Turning Readers into Leaders
By Robert Schroeder
If children are expected to become the next leaders of our nation, asks Dr. Peter Johnston, then why do adults expect them to remain pliant and obedient?
That was the question Johnston posed at National Louis University Reading Leadership Institute's final meeting of the year Friday at the North Shore campus. With its year-long focus on vocabulary, the Institute brought in the renowned author of "Choice Words" to discuss literacy, learning, thinking and classroom communities.
Johnston, chair of the Reading Department at the State University of New York-Albany, discussed using language to develop group thinking skills, reduce power asymmetry between teacher and student, value differences and build comfort with uncertainty.
"Things happen in the classroom and kids don't know what they mean until you put a layer of language over the top of it," Johnston said.
The speech was a part of the Institute's tri-annual meeting, meant to assist in the development and support of networks of school-based leaders in reading and language education. Led by National Louis professors Drs. Donna Ogle and Camille Blachowicz, reading specialists from Chicago Public Schools, suburban districts and National Louis University's Striving Readers program and Reading Recovery Center gathered to analyze the latest trends in literacy education.
Johnston argued that:
-A singular focus on academics doesn't serve kids, teachers or society well;
-Teachers need to take seriously the fact that the adult is not the only teacher in the room;
-It is not enough to teach to individual minds; -Kids social imagination should be taken more seriously;
-Focusing on children's engagement changes everything;
-Making meaning is good, doing meaningful things is better.
This approach, Johnston says, is critical to break down self-imposed social frames prevalent in education. He pointed out that African-Americans asked to self-identify their race before taking a test score poorer than their counterparts not asked to self-identify; Asian women who self-identify as Asian score higher on math tests than Asian women who self-identify as women; and Asian women who self-identify as women score higher on language tests than Asian women who self-identify as Asian.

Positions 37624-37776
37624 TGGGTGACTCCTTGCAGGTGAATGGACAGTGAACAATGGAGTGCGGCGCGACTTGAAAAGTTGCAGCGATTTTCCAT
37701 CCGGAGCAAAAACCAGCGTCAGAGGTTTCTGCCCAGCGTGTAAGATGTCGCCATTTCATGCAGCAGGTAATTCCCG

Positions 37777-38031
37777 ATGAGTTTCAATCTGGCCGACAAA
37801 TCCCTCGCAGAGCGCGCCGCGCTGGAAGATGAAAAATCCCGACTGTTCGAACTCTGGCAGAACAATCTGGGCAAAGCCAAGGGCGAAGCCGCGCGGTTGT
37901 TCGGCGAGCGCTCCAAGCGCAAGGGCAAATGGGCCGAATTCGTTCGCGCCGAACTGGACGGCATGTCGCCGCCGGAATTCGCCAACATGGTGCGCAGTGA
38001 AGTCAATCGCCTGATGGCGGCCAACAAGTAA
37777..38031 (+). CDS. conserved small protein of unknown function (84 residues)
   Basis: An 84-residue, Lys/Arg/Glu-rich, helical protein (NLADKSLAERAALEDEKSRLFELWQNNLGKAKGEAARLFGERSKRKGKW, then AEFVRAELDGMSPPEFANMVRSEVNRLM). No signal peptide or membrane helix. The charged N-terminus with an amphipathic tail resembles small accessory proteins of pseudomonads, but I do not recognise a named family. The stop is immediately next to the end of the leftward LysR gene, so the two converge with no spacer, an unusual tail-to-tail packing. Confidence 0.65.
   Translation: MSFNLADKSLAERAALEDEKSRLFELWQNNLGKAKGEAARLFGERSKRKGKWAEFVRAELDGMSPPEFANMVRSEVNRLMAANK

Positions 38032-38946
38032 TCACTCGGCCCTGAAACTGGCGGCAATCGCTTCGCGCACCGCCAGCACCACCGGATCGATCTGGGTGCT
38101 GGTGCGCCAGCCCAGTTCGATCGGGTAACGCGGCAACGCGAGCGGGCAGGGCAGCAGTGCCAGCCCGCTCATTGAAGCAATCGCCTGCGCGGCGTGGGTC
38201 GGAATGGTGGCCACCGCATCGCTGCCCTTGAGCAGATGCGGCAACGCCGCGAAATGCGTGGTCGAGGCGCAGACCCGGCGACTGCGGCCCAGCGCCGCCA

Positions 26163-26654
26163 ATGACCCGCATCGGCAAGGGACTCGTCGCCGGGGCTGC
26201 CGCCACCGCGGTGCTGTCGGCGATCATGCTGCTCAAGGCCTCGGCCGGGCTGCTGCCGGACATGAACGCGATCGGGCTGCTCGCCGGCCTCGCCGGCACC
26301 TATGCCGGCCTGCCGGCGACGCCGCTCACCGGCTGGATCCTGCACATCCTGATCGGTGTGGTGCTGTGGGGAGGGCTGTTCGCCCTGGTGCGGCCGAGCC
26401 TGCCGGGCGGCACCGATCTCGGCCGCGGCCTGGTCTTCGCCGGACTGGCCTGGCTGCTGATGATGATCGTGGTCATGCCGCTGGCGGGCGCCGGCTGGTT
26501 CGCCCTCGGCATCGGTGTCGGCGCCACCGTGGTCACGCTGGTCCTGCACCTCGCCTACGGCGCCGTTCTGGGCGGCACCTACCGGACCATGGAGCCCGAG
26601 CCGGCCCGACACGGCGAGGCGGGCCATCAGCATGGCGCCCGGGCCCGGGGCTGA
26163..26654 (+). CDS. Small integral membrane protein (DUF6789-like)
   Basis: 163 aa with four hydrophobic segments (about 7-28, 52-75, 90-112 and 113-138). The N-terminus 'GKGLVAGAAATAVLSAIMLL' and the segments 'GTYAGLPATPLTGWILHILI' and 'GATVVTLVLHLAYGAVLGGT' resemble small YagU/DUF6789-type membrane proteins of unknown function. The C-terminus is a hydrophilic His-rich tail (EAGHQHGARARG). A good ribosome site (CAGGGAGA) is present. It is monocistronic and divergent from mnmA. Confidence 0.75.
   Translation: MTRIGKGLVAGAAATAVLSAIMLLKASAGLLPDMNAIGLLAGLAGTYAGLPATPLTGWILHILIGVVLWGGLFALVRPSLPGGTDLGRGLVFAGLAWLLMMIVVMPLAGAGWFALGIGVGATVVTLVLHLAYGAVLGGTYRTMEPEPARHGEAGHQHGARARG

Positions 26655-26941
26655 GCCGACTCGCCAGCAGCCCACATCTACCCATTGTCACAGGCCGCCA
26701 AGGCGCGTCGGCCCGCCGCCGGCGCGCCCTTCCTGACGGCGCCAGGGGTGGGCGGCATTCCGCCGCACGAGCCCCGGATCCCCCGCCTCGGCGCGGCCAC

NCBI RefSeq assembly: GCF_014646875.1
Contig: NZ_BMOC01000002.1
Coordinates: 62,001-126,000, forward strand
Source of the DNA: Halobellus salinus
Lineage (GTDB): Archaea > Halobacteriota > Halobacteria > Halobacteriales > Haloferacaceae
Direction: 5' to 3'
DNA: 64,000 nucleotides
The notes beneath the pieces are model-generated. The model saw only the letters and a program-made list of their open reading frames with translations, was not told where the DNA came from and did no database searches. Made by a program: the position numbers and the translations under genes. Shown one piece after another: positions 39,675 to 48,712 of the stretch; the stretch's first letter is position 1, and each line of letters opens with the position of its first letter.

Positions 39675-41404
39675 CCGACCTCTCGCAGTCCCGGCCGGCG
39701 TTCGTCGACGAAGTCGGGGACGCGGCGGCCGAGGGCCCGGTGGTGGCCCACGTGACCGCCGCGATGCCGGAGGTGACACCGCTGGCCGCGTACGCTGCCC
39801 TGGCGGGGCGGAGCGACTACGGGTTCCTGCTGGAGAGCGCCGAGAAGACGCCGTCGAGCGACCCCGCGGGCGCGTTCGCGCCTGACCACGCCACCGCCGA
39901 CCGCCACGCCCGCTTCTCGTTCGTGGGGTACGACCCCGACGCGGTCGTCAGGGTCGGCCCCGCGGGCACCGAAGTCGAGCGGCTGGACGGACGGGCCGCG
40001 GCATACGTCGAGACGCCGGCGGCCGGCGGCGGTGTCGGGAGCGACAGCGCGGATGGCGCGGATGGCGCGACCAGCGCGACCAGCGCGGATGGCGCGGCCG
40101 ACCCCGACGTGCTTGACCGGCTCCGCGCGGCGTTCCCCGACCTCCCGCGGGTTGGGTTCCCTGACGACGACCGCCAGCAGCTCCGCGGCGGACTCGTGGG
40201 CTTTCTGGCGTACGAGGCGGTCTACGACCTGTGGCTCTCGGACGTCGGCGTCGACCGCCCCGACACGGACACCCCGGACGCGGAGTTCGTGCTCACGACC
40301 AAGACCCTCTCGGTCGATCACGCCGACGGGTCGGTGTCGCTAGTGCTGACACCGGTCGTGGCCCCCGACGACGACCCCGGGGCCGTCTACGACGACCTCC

"Words evoke frames, so when we use a particular word, it opens a particular frame up," Johnston said.
Opening up learning frames helps children to expand their imaginations, a result with direct positive consequences. Johnston says that children with stronger social imaginations are able to understand larger social narratives, hold larger social networks, misbehave less at home and school and are viewed more positively by peers. Students with stronger imaginations are more likely to develop into engaged students, which leads to an increase in books read and a development of active reading strategies.
Rachel Haas (Master of Education, Curriculum and Instruction '96), said speakers like Johnston brought in by the Institute allow her to implement the latest research and thought leadership as a reading coordinator for District 21 in Wheeling, Ill. "It's a way of keeping my current, with big ideas that this group offers," Haas said. "It's also a nice way for me to interact with other colleagues that you don't get to see, and you get to see other perspectives of what's going on out in the city versus in the suburbs."
Bringing in experts like Johnston often leads to direct curriculum changes in Chicagoland schools.
"We've started using oral language as a foundation for writing, and the interaction between reading and writing to capitalize on the foundational skills of both," said Marge Harter (Master of Education, Curriculum and Instruction '90), a reading specialist at District 62 in Des Plaines, Ill. "It's been a phenomenal support; if you don't know at the moment, you know it maybe a week or the next week when you are in a moment with students that has been presented in a workshop like this."
For more information on the Reading Leadership Institute, visit the Institute's website.